A beautiful episode. I love the ending's implication that what we saw may itself have been revisionist history. I know the episode's message is ultimately positive, but it's still fun to think that maybe they did put the Doc on trial and decompiled him to restore order, then covered it up when writing the history.
- Mon, May 20, 2013, 9:01am (USA Central)
Yes, have to admit I was amused by the drawing of the Crystalline Entity with people running from it with "scared" expressions... Hmm, perhaps this might mean something.
- Mon, May 20, 2013, 8:47am (USA Central)
The the crossing showed so much promise but only left me with heart break at it's failure...
- Mon, May 20, 2013, 7:39am (USA Central)
Live Fast and Prosper
Just thinking about the oversized comm badges and collar pips cracks me up. They are just the perfect size to be both understated and hilarious. Any bigger and they would have been too slapsticky. One of the best visual gags in any Trek comedy episode.
- Sun, May 19, 2013, 8:53pm (USA Central)
yeah, don't destroy the borg when you have a chance, let them live, the poor things, even if they will come back to bite your sorry ar...
if a vulcan was there, he would have seen how illogical it would have been not to take the chance: you spare their species, and how many other species will then be wiped away by the borg thanks to you in the next few centuries? and possibly yours too!
their "justification", the hope that hugh's individuality will change them, is one of the most stupid things you can come out with!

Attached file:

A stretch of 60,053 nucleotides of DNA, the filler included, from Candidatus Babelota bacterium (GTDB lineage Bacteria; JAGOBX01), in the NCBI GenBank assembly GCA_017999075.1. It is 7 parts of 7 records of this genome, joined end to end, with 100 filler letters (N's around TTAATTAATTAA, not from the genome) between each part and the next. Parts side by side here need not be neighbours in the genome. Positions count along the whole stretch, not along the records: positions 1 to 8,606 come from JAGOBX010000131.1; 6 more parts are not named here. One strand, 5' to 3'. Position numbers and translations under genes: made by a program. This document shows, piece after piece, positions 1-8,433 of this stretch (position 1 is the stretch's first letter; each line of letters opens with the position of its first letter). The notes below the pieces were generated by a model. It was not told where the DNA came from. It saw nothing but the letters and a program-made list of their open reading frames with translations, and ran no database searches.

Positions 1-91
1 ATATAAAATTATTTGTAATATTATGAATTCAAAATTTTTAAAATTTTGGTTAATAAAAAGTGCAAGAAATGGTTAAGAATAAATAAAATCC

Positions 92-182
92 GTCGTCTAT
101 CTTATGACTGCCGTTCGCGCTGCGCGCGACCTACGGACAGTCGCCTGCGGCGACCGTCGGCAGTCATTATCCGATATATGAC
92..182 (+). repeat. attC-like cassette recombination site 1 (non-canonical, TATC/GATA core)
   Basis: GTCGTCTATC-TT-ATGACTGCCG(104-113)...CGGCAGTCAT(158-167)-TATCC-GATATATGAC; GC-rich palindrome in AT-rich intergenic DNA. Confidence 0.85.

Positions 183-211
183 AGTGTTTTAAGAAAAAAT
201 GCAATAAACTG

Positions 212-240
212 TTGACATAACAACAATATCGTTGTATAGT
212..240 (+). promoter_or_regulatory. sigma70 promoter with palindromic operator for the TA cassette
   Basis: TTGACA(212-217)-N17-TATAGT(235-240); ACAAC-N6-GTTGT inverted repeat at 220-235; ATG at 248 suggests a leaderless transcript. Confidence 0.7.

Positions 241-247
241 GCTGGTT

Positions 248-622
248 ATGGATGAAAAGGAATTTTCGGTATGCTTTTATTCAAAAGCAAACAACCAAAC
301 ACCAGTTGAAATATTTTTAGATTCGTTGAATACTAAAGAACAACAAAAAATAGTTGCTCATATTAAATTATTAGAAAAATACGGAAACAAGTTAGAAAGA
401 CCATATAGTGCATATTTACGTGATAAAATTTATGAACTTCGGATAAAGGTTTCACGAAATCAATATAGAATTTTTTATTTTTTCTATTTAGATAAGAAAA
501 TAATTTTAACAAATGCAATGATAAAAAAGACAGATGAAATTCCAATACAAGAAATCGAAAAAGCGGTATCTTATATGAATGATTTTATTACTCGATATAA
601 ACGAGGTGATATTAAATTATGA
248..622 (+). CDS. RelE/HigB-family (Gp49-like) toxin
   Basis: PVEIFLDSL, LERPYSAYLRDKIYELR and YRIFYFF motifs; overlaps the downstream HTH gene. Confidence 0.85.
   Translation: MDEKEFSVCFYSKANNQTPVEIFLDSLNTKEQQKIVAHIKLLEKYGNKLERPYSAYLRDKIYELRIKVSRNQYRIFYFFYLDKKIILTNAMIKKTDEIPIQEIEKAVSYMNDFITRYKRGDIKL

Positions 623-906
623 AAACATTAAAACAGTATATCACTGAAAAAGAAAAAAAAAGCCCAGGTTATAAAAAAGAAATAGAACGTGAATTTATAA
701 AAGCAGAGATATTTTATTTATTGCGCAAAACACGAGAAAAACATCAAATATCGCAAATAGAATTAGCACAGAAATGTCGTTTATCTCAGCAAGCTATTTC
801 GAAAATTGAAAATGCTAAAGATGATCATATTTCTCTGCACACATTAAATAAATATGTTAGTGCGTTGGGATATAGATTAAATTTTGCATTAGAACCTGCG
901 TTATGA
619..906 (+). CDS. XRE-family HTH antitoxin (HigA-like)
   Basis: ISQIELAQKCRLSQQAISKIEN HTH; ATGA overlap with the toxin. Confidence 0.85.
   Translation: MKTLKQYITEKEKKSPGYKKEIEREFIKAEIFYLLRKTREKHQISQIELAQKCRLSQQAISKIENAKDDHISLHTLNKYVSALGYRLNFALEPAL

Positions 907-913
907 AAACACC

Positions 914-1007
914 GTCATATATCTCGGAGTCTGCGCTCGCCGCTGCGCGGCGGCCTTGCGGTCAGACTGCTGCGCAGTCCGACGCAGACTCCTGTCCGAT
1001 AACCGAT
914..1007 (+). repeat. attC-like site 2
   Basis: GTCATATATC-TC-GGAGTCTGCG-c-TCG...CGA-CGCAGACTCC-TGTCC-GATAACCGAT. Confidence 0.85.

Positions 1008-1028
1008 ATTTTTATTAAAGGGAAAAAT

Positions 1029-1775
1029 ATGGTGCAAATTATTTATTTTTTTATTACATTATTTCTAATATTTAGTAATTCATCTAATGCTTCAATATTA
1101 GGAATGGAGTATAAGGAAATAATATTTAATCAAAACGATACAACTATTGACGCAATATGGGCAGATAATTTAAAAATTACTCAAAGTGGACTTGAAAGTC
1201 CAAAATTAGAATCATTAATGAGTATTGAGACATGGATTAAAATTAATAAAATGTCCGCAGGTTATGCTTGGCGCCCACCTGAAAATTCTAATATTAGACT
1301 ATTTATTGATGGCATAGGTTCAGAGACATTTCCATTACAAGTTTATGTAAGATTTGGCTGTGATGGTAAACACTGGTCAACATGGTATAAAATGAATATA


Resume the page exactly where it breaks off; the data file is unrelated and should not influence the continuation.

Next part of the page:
they constantly assimilate individuals, never been a problem, has it?
they could have tried, the borg would have survived because they are... well, the borg, and everyone's a winner.
there is a line between compassion and stupidity, and they crossed it.
by several kilo-parsecs ffs!
not a bad episode though.
at least is not filled with damn kids like too many episodes in season five.
- Sun, May 19, 2013, 6:12pm (USA Central)
Ugh, the "relationship" between Kes and Neelix in these early episodes is creepy as all hell. Only abusive men are as jealous and posessive as Neelix is, and like him, they don't let the woman have male friends.
- Sun, May 19, 2013, 4:29pm (USA Central)
Not a bad episode.
>> I don't blame the actors. I am not sure what the writers, directors, and producers were thinking with this show.
>> I can't understand why she got out of uniform.
The producers were clearly selling sex on this show (and the later Voyager) which was just dumb. But even the original series had sexy girls, you say? Yes. And that was dumb too. Clearly, this approach didn't help either series.
>> She looks like a 12 yo girl
- Sun, May 19, 2013, 2:42pm (USA Central)
The warning is from Trek itself that we took as mere storytelling rather than mankind's own issues. Exploration is not merely about exploring new star and nebulas, it's about exploring the uncharted possibilities of existence as Q had pointed out at the end of TNG's All Good Things....
Who among us that lived in the 90's could deny that we were overly hopeful. That we held too much heart with our technological progress creating a world that may resemble Star Trek. Yet, the dream ended, futurist like Fukyama and others forgot one important truth, mankind is not merely just a species, a nation, or a group, we are individual people making choices that affected everyone around us.
We need a new way to create the vision, because unless we have a bloody World War based on ideologies as Gene predicted, we would not have peace. Don't forget that Gene's vision of mankind's future also included a decmiation of half the world population.